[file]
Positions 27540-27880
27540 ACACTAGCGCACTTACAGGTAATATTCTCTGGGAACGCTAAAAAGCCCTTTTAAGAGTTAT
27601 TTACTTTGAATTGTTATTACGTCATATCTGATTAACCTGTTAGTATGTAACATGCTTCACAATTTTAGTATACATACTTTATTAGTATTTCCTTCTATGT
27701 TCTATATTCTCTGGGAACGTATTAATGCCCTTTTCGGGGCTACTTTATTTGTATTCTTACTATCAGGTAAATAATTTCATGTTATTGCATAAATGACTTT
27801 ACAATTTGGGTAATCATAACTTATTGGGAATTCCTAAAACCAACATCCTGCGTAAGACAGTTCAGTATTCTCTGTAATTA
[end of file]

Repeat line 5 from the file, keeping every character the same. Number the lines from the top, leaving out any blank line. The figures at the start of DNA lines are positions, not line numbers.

27801 ACAATTTGGGTAATCATAACTTATTGGGAATTCCTAAAACCAACATCCTGCGTAAGACAGTTCAGTATTCTCTGTAATTA